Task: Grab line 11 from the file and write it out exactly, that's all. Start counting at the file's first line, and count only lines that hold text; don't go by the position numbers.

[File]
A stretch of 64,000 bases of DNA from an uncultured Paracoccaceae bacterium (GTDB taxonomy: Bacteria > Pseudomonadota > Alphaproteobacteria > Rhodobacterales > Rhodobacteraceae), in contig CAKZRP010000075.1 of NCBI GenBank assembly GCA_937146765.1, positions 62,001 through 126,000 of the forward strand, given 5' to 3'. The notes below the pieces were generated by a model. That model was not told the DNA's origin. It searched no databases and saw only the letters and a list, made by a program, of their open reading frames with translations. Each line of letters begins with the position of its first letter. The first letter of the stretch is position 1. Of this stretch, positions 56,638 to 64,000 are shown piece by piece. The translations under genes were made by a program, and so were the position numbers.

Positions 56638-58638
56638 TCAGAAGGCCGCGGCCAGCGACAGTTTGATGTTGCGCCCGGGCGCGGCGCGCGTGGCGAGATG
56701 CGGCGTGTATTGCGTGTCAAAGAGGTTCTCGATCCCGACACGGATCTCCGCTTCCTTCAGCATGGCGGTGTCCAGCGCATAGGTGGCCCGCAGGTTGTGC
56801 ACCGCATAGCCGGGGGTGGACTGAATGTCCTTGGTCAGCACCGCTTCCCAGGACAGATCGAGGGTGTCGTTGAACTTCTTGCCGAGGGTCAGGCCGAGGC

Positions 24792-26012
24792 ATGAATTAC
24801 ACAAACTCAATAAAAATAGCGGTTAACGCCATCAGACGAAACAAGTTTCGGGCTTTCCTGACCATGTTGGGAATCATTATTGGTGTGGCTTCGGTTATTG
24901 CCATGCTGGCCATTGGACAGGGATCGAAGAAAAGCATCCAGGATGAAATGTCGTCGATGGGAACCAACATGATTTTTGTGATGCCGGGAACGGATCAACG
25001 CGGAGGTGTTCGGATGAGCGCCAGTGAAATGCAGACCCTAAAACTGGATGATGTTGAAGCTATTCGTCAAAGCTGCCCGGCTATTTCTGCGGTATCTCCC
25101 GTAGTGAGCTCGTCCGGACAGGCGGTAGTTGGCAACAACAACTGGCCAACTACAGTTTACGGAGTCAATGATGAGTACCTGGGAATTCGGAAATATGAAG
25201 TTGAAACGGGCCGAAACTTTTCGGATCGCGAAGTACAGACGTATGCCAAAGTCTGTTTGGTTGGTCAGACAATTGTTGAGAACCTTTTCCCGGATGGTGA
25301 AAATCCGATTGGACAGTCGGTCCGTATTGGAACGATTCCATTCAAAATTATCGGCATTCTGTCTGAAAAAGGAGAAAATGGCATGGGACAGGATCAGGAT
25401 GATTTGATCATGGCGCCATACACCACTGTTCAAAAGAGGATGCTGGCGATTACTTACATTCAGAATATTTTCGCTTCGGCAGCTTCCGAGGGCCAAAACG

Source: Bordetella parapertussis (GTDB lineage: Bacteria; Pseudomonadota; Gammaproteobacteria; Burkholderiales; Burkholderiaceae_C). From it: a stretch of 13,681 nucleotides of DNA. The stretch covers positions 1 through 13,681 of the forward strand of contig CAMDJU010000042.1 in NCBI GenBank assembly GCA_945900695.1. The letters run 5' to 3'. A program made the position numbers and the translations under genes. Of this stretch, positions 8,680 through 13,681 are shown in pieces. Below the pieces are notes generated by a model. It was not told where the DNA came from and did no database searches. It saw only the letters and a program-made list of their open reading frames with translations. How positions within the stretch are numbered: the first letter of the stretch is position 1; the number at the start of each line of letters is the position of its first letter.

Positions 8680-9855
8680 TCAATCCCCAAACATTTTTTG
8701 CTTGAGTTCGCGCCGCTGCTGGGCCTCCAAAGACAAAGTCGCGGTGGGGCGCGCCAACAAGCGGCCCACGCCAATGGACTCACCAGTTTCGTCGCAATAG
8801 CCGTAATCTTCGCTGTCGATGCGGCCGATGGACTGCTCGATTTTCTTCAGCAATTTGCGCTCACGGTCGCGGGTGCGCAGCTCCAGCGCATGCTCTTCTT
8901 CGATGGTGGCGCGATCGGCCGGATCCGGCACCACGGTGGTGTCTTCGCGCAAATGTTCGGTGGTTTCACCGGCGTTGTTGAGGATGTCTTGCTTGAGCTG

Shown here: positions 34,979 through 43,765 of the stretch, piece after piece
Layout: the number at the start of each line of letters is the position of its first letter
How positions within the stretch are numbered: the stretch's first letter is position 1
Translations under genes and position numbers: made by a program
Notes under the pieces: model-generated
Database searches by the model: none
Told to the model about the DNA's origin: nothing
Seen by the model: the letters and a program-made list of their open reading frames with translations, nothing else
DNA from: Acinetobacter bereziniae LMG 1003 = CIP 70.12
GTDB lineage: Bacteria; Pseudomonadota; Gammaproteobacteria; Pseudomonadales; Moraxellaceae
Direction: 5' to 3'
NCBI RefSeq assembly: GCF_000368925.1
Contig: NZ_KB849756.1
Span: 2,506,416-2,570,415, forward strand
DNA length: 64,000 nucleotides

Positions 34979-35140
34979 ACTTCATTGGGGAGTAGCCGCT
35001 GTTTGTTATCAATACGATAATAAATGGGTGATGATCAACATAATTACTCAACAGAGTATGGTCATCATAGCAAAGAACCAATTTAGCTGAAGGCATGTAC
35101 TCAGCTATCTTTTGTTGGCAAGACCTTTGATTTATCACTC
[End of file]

25101 GTAGTGAGCTCGTCCGGACAGGCGGTAGTTGGCAACAACAACTGGCCAACTACAGTTTACGGAGTCAATGATGAGTACCTGGGAATTCGGAAATATGAAG